As somebody who failed to commit suicide 30-odd years ago, may I comment on the renewed furore about Dr David Kelly's death?

Although a writer by trade (who subsequently had several more books published), I did not leave a note of explanation or apology for my action. I had been living with thoughts of killing myself for the best part of a year and I suspect that over the months Dr Kelly experienced similar emotions about his role as a weapons inspector.

His misjudged involvement with the BBC journalists, and the appearance before the House of Commons committee he only too obviously loathed, tipped the scales. From my own experience, I believe Dr Kelly intended to kill himself, and in his case succeeded.

Joyce Marlow

High Peak, Derbyshire



The pathologist Nicholas Hunt asserts that Dr David Kelly's death is a textbook example of suicide. Might this be because the person responsible for making his death look like suicide simply followed the textbook?

Kim Thonger

Higham Ferrers, Northamptonshire



'Scandal' of NHS mixed-sex wards



Why exactly does Mary Dejevsky (Opinion, 17 August) see mixed-sex wards as a scandal?

In all other areas of life not controlled by the Taliban the difference between men and women is quite rightly becoming increasingly blurred. Why should a hospital ward be any different? People are in hospital because they need the best medical attention as human beings, not specifically as men or as women.

What is scandalous is that taxpayers' money is being spent on ending mixed-sex wards, a homage to political correctness which the Coalition should have buried as soon they had the chance. Shame on them for persisting with it.

Andrew Lea

Little Wittenham, Oxfordshire



We have paid for our pensions



Andreas Whittam Smith once again trots out the public pensions argument (Opinion, 18 August) – may I point out some facts?

As a retired librarian (local government officer) I paid a 60th of my salary into the pensions fund for 40 years. I had no choice in this, and when my family was young that 60th would have been very useful.

Anyone in the private sector could have paid this percentage into a private pension fund. When I use my bank, buy my Independent, when I buy at Tescos, when I take my Stagecoach bus, when I buy petrol, when I use my British Gas, am I not contributing to all of their pensions funds?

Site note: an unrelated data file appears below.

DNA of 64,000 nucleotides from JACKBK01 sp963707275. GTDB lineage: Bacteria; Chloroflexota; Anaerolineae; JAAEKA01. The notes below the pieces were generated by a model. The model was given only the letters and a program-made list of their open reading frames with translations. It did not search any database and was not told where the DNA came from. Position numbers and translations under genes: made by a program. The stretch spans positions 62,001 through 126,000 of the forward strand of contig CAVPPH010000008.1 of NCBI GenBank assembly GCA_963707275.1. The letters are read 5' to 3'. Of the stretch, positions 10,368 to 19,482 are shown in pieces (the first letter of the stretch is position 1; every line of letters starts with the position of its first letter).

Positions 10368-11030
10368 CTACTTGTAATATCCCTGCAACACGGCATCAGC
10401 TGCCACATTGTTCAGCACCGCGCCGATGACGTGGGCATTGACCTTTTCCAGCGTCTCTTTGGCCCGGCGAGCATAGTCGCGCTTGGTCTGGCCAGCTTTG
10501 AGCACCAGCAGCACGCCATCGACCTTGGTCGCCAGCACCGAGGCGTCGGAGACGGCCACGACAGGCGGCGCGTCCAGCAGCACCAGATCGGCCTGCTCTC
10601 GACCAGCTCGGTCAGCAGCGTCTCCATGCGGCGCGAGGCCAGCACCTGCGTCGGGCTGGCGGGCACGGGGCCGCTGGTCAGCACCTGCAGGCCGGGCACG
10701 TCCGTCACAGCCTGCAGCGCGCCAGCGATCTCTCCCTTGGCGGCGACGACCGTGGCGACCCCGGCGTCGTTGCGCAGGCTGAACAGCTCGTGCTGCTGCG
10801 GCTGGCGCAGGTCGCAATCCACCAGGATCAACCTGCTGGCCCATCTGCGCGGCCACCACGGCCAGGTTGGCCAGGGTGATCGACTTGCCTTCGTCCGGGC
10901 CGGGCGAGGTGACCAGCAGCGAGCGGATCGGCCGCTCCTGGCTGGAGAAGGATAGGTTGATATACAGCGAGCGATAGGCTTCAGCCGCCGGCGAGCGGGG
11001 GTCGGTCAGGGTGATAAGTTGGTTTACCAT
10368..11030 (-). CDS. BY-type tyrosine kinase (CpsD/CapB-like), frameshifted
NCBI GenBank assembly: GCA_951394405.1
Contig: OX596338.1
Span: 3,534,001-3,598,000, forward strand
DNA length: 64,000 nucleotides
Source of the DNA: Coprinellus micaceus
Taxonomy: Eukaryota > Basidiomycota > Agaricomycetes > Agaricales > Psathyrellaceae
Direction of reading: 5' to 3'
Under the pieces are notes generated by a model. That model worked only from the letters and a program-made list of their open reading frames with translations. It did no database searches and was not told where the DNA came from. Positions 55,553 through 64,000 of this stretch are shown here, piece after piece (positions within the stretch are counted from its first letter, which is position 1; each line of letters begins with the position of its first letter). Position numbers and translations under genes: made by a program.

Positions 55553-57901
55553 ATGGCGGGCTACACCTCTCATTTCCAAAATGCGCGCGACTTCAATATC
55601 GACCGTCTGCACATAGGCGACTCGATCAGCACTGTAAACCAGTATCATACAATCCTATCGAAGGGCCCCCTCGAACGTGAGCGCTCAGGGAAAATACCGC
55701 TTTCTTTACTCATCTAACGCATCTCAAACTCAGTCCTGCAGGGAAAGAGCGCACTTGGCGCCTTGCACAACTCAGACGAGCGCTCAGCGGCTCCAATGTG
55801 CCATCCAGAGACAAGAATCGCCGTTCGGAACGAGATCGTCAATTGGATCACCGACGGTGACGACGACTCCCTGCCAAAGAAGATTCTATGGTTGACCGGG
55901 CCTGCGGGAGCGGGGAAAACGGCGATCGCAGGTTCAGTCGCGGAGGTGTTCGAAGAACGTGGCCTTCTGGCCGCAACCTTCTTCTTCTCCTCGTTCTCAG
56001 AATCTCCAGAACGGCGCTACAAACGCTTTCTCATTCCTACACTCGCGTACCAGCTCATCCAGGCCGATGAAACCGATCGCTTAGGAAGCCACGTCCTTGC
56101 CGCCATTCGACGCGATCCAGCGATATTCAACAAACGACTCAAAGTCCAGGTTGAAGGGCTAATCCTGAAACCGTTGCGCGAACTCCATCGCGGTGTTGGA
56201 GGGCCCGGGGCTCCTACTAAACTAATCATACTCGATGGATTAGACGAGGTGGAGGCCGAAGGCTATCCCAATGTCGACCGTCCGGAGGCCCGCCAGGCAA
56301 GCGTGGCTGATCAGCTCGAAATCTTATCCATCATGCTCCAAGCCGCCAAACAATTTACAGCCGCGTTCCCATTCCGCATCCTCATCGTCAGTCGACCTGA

May I also point out what I never had when at work, even as a senior manager: performance bonus, company car, paid overtime, Christmas bonus, free Bupa membership, or free Christmas parties (with hotel stopover), all or some of which I knew were enjoyed by friends in the private sector.

Terry Hancock

Lincoln



Andreas Whittam Smith argues that it is right to question whether council tenants should have a "subsidised" home for life. While council homes are certainly let at lower than market rents, it is no longer true that there is a cash subsidy to council housing: in fact it currently makes a £100m surplus.

Two-thirds of tenants receive housing benefit, but so do private tenants. The average cost of housing benefit is £20 per week higher for private tenants. If social tenants are to be forced into private lettings, the cost to the Exchequer will grow accordingly. Perhaps Mr Whittam Smith thinks that with the average salary of £20,801, earned by one fifth of council tenants, they can buy a home? In much of Britain that is not the case.

He also points to under-occupation in council housing. Some 11 per cent of tenants have spare bedrooms, but so do 46 per cent of home-owners. Does he plan to downsize them, too?

John Perry

Chartered Institute of Housing

Coventry



Unfair contracts for electricity



In recent years we have heard a lot about the way the big banks are not helping small and medium enterprises. However, some companies are finding that the dominant electricity companies are proving to be a greater problem for them.

A style of contract known by the electricity industry as an "evergreen" contract is being used to increase profits for at least one of the electricity companies. This type of contract can be a commercially negotiated one-year contract that is agreed over the phone, and is confirmed later by the electricity company on a two-sided document entitled "Contract details".

However, embedded within the document is a reference to a larger 28-page web-based statement of terms and conditions, which includes a clause stating that cancellation will only be permitted between 90 and 120 days before the end of the contract. If a company fails to cancel in that "window" then the electricity supplier has the right to charge whatever rate they deem fit and for a period they wish, sometimes two further years. In some cases the prices are 50 per cent above the market rate or the previous contract rate.

The last government looked at the problem and walked away. The new Coalition needs to remove this unfair burden from small and medium-sized enterprises forthwith.

T C King

Cottesmore, Rutland



Campaign for real history



While I have much sympathy with Howard Jacobson ("Rage, rage against educational defeatism!", 21 August), he has been unfair on Edexcel.